There are appoggiaturas marked in bars 3, 25, 27, 31 and 33.
These work best when played before the beat indicated. Played as (longer) appoggiaturas, they would disrupt the flow of the piece. Although they should be short, they shouldn’t be too clipped.
The acciaccatura in the left hand at bar 33 shouldn’t be given too much time of its own, as the music should already be slowing down at that point.
Generally speaking, the pedal should be changed in line with the harmonic rhythm; i.e. according to when the chords change.
It may be necessary in places like bar 3, where there is a risk of blurring semitones in the right hand, to change the pedal for two consecutive crotchet beats, although it is then important to sustain the minim in the left hand manually to avoid disrupting the harmony.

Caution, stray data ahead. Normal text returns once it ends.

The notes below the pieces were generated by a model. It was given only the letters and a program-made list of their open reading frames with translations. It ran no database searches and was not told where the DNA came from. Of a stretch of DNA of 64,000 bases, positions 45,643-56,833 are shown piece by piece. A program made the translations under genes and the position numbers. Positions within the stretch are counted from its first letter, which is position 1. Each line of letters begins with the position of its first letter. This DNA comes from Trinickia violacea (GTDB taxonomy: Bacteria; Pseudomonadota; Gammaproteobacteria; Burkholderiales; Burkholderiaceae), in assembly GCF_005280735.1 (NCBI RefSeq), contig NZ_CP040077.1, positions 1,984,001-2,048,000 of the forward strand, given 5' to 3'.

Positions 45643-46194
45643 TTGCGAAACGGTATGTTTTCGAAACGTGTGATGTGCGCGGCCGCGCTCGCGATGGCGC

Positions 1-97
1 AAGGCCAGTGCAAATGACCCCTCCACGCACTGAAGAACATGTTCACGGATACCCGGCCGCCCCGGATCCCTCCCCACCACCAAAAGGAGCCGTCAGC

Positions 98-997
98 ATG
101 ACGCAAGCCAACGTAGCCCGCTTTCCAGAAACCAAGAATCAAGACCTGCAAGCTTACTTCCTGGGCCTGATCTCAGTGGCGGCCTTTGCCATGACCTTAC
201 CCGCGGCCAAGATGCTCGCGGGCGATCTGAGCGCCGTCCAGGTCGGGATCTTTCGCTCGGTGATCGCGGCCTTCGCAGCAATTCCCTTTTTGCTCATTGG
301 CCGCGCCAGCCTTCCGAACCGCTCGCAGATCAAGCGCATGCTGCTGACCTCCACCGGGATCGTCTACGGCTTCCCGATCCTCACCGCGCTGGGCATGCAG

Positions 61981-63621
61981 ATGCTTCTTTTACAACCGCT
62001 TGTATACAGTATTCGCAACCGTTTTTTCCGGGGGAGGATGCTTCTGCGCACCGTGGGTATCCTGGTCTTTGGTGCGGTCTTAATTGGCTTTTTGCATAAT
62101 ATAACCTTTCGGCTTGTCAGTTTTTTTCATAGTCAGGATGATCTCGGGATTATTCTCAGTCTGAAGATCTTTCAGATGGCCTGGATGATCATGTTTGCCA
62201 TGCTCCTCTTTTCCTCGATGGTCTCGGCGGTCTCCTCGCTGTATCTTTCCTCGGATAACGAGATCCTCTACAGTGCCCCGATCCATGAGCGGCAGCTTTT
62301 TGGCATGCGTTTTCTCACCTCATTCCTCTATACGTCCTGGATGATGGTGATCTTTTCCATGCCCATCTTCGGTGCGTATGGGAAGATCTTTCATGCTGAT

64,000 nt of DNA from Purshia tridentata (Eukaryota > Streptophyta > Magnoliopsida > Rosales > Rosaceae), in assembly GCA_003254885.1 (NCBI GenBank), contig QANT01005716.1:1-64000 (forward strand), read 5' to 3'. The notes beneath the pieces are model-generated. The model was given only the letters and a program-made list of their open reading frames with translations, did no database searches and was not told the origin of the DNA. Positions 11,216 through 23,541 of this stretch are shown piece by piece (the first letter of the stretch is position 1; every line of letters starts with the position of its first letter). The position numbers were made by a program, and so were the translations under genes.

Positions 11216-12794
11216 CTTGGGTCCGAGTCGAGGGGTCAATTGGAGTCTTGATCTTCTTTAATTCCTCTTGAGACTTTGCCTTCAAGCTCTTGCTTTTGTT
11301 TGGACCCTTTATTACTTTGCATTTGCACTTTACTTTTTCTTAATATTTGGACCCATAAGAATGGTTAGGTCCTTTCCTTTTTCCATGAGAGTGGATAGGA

This problem arises again in bar 25.
As mentioned in the ‘tone and texture’ section, this piece is best taught in its various layers. The teacher could begin by employing the following teaching strategies:
1. Semiquavers alone using both hands (where indicated) with a focus on evenness;
2. Right hand alone, including where semiquavers cross over to help project the tune above the semiquavers;
3. Left hand alone, focusing particularly on pedal and sustaining minims;
4. Bass part and tune alone, especially from bars 26-33, focusing on phrasing.
Try not to do too much at once!
With a piece of this complexity, students should learn it in sections and in combinations as described in the ‘teaching strategies’ section.
Start with bars 1-10, move on to bars 11-21, and then once more comfortable with things, it may be possible to tackle the rest in one go.
It might be best to only add the pedal when practising the left hand, as the right hand should learn to connect notes manually to create the best legato, before the pedal gets involved.